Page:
Like it or not, New York’s new health insurance marketplace is ready to open for business Tuesday.
The program, dubbed the New York State of Health, is the state’s version of the health exchange mandated by the Patient Protection and Affordable Health Act, known to many as Obamacare. The goal of the controversial legislation is to ensure that everyone in the nation is covered by health insurance by offering an array of choices from exchanges opening in each state.
Beginning Tuesday, consumers will be able to calculate costs and enroll in coverage online, in person, over the telephone or by mail.
According to U.S. Census data, about one in every six New Yorkers younger than 65 lacks health coverage. The New York State of Health will offer a menu of plans to them, as well as to people who buy their own coverage, and those who want to switch from an employer’s insurance plan.
In New York, the operative words being used to promote the tiered levels of coverage being offered by the state exchange are their “low cost.” The adjective is used in the opening slide of the program’s website. In case you miss it, “low cost” is mentioned again in the brief blurbs that go with both the second slide and the final third slide.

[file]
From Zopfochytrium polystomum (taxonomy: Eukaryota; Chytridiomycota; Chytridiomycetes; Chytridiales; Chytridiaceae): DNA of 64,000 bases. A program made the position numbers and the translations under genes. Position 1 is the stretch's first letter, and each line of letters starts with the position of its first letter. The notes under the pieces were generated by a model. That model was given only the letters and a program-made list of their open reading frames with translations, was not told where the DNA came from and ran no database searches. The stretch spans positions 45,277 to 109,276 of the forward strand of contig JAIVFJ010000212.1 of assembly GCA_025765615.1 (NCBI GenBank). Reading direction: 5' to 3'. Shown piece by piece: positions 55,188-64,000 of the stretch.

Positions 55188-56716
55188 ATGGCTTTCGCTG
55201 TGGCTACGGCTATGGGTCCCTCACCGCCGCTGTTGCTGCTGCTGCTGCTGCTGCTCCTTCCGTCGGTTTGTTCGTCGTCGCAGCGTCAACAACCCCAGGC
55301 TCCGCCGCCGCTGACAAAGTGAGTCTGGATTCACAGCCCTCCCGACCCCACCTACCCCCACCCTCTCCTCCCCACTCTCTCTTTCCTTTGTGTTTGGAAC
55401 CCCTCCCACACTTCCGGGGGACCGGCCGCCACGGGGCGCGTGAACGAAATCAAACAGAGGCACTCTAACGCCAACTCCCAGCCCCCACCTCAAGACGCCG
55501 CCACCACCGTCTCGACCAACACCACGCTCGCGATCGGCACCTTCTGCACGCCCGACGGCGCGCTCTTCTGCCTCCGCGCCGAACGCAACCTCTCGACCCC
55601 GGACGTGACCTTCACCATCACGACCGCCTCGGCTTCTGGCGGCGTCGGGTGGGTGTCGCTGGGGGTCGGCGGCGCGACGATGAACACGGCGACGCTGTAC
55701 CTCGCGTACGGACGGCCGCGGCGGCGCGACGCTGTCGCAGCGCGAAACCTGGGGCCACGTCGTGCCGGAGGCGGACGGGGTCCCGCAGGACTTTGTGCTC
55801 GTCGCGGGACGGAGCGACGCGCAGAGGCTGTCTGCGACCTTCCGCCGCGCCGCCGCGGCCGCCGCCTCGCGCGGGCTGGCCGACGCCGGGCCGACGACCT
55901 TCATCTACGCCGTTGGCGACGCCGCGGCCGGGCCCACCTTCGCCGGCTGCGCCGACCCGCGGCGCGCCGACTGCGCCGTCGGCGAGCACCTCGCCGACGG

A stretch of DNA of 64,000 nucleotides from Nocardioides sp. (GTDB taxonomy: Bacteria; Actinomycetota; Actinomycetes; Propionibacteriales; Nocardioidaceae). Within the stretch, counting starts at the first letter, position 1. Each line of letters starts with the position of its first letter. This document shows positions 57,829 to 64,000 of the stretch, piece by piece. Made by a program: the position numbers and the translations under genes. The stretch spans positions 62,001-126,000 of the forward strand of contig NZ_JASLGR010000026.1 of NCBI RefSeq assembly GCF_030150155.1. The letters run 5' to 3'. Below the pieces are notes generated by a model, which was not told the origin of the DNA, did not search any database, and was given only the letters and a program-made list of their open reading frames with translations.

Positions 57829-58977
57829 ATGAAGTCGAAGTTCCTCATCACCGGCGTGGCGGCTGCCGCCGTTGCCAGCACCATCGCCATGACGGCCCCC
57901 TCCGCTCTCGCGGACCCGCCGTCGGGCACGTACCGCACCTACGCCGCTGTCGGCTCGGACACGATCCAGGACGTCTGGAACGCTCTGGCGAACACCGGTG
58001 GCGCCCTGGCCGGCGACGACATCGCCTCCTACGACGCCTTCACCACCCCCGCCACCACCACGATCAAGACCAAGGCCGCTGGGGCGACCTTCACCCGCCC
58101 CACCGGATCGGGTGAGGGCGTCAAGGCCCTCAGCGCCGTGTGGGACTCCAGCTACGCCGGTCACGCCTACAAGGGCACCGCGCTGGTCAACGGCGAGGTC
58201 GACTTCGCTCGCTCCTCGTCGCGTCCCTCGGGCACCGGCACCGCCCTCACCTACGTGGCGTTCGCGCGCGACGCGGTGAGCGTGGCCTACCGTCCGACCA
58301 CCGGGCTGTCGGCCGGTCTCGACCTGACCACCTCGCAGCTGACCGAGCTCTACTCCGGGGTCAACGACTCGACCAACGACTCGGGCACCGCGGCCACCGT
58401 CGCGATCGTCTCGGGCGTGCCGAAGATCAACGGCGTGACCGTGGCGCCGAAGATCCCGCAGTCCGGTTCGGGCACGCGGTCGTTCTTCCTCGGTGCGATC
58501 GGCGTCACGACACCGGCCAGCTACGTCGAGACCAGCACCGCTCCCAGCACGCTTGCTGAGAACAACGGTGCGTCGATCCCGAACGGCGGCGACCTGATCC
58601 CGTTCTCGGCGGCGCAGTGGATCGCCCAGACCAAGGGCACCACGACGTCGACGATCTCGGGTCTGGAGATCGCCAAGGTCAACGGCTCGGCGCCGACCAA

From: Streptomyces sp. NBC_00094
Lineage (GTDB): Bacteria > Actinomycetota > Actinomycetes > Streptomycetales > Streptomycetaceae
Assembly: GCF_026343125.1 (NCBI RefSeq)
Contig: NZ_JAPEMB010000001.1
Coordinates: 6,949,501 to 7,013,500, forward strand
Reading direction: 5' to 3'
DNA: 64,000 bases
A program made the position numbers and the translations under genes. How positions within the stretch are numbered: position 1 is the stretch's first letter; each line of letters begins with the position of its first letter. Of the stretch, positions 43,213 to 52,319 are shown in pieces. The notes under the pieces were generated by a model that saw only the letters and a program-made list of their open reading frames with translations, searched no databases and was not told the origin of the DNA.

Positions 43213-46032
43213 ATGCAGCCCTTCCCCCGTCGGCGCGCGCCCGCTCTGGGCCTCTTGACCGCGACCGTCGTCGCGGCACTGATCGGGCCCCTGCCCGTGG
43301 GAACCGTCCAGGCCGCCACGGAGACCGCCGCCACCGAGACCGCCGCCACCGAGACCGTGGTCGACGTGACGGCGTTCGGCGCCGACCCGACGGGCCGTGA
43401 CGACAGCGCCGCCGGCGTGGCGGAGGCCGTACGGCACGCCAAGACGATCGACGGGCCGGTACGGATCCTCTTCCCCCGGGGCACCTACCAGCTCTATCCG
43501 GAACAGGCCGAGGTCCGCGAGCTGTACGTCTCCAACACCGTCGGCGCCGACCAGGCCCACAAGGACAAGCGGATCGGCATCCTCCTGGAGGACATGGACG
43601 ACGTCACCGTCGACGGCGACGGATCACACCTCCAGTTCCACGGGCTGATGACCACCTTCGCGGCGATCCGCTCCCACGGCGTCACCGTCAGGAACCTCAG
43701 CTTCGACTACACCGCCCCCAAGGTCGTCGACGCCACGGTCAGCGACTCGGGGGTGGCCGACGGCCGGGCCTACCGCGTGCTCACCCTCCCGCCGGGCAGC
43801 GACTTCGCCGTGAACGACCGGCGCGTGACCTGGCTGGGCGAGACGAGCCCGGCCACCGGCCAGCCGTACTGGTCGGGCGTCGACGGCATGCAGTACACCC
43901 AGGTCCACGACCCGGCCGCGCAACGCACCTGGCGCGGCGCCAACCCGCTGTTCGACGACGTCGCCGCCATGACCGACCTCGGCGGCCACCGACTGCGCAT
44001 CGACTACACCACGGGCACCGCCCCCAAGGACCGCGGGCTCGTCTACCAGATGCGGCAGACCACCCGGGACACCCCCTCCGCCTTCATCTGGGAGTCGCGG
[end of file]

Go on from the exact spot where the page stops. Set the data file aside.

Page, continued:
Whether the plans will actually be affordable to consumers with modest incomes is a matter of concern to several people interviewed by The Daily Star, including some who have resisted getting health insurance but have no choice now but to obtain it.
What is certain is that some plans will be more expensive than others. The insurers participating in the exchange will offer four tiers of coverage. The ones with the lowest monthly premiums will have the highest out-of-pocket costs when medical services or prescription medications are obtained. The tiers will be known as bronze, silver, gold and platinum, with the cost being based on deductibles, co-payments and the costs to the consumer.